After struggling with heart disease for decades, the renowned climate scientist Wallace Smith Broecker had made it clear he was acutely aware of his own mortality. So when he sat down in front of a video camera to record a final message to his fellow scientists in mid-February, the 87-year-old researcher knew his days were few.
The man who popularized the term “global warming” and first described the critical role oceans play on climate had an urgent message for 40 of the world’s top climate scientists. Humanity is not moving quickly enough to slow the production of carbon dioxide that is warming the Earth, Broecker said Feb. 11, his livestreaming image projected onto a big screen at Arizona State University, where researchers had met to discuss untested solutions to global warming.
It was time for humankind and the world’s scientific community to begin to seriously study more extreme solutions to the climate crisis, Broecker said. That included creating a massive solar shield in the Earth’s atmosphere, a tactic known variously as "geoengineering," "the sulfur solution," “solar radiation management" and the "Pinatubo Strategy.”
“If we are going to prevent the planet from warming up another couple of degrees, we are going to have to go to geoengineering,” he said. The price of continued inaction, he added somewhat ominously, could be “many more surprises in the greenhouse” known as Earth.
Broecker (pronounced “broker”) regretted he could not be at Arizona State’s first Planetary Management Symposium on Climate Engineering but said he was glad he could address his longtime colleagues remotely. Though he was using a wheelchair and breathing through an oxygen tube, he assured his colleagues that “my mind is running pretty smoothly.”
A week after his dramatic appeal, Broecker died of congestive heart failure, inspiring praise for his work as the “grandfather” of modern climate science. His death, and his final message to scientists, re-energized the debate over the sort of re-engineering of the Earth’s climate systems that Broecker and other academics had broached as early as the 1970s.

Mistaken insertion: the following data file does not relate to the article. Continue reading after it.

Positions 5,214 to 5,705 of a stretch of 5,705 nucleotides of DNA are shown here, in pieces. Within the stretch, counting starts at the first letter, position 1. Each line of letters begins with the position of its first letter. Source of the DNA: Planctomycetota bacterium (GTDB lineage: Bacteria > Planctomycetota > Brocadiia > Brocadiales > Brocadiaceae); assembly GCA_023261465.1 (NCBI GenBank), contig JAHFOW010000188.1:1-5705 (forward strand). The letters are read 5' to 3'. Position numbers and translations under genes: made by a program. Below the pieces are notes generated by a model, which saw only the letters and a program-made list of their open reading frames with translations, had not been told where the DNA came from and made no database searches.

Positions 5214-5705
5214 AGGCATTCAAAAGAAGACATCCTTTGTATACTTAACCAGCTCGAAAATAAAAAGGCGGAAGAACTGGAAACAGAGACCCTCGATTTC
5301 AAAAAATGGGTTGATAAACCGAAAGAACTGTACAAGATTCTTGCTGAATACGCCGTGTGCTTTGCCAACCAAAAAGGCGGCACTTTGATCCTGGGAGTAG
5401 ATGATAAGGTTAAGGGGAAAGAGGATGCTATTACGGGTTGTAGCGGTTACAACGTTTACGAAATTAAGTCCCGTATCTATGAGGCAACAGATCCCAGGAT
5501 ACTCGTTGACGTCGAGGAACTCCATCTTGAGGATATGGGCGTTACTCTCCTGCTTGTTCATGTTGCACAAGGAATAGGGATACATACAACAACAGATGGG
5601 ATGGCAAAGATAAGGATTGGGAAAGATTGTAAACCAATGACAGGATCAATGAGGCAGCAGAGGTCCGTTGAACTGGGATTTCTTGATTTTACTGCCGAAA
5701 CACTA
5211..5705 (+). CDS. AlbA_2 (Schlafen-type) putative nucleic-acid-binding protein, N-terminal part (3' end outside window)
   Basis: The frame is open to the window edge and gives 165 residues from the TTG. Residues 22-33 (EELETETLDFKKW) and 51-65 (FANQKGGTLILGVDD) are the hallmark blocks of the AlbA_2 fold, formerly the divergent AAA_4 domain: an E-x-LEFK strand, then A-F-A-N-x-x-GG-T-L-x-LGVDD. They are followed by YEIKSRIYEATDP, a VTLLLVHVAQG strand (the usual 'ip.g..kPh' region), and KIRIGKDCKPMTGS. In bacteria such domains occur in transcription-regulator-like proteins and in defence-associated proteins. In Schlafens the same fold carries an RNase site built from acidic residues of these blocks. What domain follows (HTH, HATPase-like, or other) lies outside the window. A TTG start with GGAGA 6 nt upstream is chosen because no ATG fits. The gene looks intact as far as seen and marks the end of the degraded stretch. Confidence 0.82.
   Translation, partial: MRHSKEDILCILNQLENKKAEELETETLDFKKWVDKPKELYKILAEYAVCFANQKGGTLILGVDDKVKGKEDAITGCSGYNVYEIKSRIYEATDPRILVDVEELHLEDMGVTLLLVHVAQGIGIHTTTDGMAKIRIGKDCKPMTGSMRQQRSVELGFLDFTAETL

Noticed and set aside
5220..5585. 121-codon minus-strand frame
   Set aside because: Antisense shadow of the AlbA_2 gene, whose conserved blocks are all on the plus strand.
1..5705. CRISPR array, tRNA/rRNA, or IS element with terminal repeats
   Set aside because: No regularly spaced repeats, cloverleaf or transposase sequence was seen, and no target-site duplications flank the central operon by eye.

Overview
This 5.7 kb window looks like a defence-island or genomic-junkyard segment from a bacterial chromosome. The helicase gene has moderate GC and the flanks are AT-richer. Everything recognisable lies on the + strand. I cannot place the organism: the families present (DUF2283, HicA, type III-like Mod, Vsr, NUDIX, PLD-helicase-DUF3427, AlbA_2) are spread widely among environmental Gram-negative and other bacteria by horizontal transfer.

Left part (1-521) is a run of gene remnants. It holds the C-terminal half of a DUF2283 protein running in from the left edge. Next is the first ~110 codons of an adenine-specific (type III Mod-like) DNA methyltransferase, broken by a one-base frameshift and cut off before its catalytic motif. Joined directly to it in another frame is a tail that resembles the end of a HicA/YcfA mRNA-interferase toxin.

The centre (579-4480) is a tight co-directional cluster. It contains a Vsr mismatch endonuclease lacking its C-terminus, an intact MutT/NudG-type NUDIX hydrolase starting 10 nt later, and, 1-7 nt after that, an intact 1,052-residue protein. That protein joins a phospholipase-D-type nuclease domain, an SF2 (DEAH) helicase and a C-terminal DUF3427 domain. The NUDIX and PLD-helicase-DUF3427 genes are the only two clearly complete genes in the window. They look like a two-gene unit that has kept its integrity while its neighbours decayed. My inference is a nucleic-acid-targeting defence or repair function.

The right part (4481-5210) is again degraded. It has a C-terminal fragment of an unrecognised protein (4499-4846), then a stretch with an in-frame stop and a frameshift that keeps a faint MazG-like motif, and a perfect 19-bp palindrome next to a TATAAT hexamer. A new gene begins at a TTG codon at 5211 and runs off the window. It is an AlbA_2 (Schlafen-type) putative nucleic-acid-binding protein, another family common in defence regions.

The theory is that the planet might be cooled, in a worst-case scenario, by releasing massive amounts of sulfur dioxide into the atmosphere some 70,000 feet above the Earth’s surface. The idea would be for jets to release so much SO2 that they would mimic a massive volcanic eruption, like the one at Mt. Pinatubo in the Philippines in 1991, which shrouded much of the planet in a sulfurous cloud, cooling the Earth by about 1 degree Fahrenheit for a full year.
Many scientists have been hesitant about pursuing such an extreme measure, citing scientific, ethical, legal and political dilemmas. Tampering with Earth’s atmosphere was not a preferred alternative, Broecker had acknowledged, but he insisted that his fellow academics needed to be ready, should last-ditch measures be needed to prevent a climate catastrophe.
Broecker told the symposium that he had worked with another prominent climatologist on mechanical units that might remove carbon dioxide from the atmosphere. But 100 million of the devices would be needed to get the job done, he said, and there was no sign that the world’s leaders had the political will to get the job done.
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In the days that followed, Broecker’s final admonition to his fellow climate scientists touched off an intensive discussion about whether humanity has reached a tipping point that requires more radical solutions. The debate has been conducted civilly and mostly via email among climate researchers around the world. It has no predictable outcome. A majority of the world’s climate scientists may oppose radical geoengineering, but most of those who heard Broecker’s words agreed that research on the sulfur solution should proceed.
In the meantime, scientists on both sides of the debate said their biggest takeaway from Broecker’s final public appearance is one of profound respect for a colleague known as “an absolute giant” of climate science, who conducted more than a half century of research at Columbia University’s Lamont-Doherty Earth Observatory.
“To see this great scientist speaking at this late point in his life, when he was so obviously sick and frail, was really just very, very moving,” John Shepherd, a British climatologist, said. “To see Wally speak so coherently and so inspirationally was quite a moment.”
Jeffrey Severinghaus, who studies ice cores to understand the history of global warming at the Scripps Institution of Oceanography at the University of California, San Diego, also described Broecker’s parting message as hard to forget.